Fake updates and phony postcards carry malware

Posted by   Virus Bulletin on   Jul 2, 2007

Microsoft patch and greetings card spams bring more trojans.

Several spam runs posing as vulnerability alerts from Microsoft have been spotted in the last week, with links to supposed patches in fact leading to malware downloads. Since then, a resurgence of the trojans dubbed the 'Storm Worm', seeded in several waves earlier in the year, has also been bombarding inboxes around the globe.

The fake Microsoft alerts have all referred to bogus Security Bulletins, a tactic not helped by the release of a genuine bulletin last week. Most of the emails spammed out have been reasonably easy to spot, however, with the usual poor spelling and grammar giving the game away. Microsoft has also pointed out that it never includes direct links to download executables in its alerts.

Over the weekend, several runs of variants of the 'Storm Worm' have been spammed out, continuing into today, with subject lines promising 'ecards' or 'greetings cards', and some using links resembling those used by semi-legitimate greeting card sites, but the downloaded files are typically variants of the Peacomm/Nuwar/Luder/Dorf malware which made considerable headlines earlier in the year, starting shortly after Christmas with references to major storms in Europe as lures.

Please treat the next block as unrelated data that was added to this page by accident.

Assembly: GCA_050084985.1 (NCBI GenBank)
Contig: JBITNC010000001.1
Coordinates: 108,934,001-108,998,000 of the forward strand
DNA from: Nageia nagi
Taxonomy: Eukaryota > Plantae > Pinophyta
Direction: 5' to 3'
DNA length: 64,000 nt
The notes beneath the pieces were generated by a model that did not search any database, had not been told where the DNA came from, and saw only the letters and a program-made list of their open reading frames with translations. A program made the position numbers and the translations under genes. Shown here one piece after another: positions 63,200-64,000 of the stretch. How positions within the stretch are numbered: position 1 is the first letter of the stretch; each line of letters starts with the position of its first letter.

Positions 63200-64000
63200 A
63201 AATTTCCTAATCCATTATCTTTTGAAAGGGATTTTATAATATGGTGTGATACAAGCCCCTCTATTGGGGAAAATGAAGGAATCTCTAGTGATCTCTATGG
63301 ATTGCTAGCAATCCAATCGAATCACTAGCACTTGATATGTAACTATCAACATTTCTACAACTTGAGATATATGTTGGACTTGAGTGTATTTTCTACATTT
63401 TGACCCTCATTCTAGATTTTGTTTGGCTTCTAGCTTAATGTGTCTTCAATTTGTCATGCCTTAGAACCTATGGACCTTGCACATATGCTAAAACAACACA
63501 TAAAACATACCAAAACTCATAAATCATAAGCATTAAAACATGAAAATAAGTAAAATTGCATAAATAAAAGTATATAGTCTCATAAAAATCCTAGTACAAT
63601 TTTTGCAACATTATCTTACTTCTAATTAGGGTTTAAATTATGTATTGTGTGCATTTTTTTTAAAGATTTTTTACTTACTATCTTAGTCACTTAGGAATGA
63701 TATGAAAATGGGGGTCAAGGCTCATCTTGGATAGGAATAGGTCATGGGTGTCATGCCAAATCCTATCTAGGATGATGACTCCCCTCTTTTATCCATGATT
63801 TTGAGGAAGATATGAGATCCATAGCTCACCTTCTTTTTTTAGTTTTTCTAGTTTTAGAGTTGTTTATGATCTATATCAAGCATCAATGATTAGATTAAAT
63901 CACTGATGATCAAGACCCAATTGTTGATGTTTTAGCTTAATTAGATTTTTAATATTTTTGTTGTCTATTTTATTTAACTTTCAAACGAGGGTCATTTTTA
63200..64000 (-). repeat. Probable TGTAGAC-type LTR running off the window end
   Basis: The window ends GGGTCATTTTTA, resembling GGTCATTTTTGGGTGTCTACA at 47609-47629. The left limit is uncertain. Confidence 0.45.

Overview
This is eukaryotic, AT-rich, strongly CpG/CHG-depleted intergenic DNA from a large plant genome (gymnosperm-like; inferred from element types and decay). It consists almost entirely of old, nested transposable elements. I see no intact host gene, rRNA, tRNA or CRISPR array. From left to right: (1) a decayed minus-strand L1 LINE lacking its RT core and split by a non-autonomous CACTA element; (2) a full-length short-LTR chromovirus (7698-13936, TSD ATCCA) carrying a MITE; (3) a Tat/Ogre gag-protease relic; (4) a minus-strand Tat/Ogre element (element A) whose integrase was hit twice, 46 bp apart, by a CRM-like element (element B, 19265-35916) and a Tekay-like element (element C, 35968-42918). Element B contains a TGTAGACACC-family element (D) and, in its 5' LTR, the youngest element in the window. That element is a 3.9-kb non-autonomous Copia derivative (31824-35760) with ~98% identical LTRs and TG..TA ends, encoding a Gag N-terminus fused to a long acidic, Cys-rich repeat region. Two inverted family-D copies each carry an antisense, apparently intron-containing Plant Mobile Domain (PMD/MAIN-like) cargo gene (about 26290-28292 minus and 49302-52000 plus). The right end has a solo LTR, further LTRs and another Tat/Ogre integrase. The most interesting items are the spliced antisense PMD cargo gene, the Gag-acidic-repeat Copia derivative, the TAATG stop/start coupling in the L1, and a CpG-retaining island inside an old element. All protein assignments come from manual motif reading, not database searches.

The latest variants are being spammed out and hosted by systems infected in previous runs, and attacks include techniques to adjust vulnerabilities used to infiltrate systems based on which browsers are thought to be in use.

Suggestions have been made that the latest run is a response to the Mpack-based outbreaks centring on Italy recently, which have been known to disable or uninstall Storm-type malware, while Storm zombies have apparently been involved in DDoS attacks on the Mpack-ware seed sites, according to a report in The Register.

More details of the Microsoft bulletin spams can be found here (from Sophos) or here (from Mary Landesman at About.com), while Storm worm info is here (from SANS Internet Storm Center) or here (from McAfee). SANS also has some follow-up information on sites compromised to carry Mpack-created malware in the recent attack, here.

Posted on 02 July 2007 by Virus Bulletin

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